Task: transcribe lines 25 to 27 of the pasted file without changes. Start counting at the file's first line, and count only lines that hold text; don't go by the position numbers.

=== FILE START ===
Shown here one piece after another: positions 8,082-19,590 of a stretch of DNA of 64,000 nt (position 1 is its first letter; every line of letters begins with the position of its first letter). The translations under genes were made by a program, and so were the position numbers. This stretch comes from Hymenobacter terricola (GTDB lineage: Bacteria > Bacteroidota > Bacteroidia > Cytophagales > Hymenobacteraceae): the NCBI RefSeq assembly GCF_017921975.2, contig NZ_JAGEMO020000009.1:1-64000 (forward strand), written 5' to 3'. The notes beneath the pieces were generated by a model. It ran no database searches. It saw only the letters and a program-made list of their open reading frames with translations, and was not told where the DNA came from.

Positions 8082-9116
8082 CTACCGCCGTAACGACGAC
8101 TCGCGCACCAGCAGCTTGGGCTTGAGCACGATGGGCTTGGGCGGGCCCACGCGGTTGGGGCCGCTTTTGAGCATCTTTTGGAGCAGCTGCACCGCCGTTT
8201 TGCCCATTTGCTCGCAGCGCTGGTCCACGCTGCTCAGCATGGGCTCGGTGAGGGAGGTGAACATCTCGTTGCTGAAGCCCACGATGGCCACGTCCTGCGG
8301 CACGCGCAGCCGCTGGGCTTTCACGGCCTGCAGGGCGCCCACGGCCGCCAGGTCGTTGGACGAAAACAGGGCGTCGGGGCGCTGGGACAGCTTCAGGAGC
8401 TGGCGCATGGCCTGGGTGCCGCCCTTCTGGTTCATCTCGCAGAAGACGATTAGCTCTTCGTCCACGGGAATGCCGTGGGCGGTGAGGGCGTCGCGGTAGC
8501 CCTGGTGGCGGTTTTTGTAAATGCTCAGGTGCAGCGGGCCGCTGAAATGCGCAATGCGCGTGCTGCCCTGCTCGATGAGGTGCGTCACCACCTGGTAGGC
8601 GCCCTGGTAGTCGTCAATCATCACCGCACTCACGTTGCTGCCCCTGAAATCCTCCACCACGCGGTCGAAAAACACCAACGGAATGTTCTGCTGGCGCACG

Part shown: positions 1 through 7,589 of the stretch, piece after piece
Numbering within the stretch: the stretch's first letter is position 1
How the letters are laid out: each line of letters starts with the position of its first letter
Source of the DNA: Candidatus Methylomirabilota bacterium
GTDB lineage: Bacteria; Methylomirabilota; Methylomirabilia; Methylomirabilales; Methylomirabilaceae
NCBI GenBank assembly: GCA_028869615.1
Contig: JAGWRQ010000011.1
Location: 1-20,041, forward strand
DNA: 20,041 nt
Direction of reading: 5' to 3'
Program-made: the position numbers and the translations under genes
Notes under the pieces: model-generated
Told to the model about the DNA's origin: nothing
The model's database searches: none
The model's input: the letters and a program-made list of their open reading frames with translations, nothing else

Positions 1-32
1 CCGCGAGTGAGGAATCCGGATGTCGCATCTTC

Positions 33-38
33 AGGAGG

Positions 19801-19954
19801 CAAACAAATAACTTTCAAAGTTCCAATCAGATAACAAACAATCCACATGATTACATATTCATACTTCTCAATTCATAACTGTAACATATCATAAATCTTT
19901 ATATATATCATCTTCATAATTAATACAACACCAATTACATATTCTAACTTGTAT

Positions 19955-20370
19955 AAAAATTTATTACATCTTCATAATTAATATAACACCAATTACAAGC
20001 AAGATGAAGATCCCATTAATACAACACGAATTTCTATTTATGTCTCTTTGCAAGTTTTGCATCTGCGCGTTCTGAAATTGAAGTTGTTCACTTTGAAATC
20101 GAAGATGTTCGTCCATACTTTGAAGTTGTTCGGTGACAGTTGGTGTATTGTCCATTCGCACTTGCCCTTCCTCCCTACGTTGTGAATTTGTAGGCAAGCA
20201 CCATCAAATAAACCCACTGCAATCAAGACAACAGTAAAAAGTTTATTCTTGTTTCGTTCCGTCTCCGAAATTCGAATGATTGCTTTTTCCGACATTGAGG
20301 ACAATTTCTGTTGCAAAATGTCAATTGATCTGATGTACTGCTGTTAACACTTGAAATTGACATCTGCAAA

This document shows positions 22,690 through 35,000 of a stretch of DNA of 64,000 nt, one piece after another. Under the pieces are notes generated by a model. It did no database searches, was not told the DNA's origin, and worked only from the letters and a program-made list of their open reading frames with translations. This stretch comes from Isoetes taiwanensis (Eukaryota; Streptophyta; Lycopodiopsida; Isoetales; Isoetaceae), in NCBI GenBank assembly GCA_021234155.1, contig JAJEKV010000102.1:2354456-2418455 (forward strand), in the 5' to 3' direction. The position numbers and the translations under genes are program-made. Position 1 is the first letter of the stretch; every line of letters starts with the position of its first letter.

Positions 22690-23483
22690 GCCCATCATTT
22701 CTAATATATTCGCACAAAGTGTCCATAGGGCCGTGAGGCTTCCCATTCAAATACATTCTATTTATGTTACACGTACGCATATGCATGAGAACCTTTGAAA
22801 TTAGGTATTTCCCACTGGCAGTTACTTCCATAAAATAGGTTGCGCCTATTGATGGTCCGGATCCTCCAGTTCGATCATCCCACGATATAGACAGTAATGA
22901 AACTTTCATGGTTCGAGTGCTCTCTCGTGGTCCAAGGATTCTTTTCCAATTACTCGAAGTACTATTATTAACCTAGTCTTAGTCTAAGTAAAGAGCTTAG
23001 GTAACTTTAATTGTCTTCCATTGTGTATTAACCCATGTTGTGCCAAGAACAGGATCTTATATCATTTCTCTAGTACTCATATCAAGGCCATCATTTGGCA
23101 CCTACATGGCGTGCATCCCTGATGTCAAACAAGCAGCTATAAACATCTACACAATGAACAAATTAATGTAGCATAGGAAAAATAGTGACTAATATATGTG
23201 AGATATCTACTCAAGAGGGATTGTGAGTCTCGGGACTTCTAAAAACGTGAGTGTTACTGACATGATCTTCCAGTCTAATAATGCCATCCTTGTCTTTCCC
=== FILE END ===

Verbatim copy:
Positions 1-32
1 CCGCGAGTGAGGAATCCGGATGTCGCATCTTC

Positions 33-38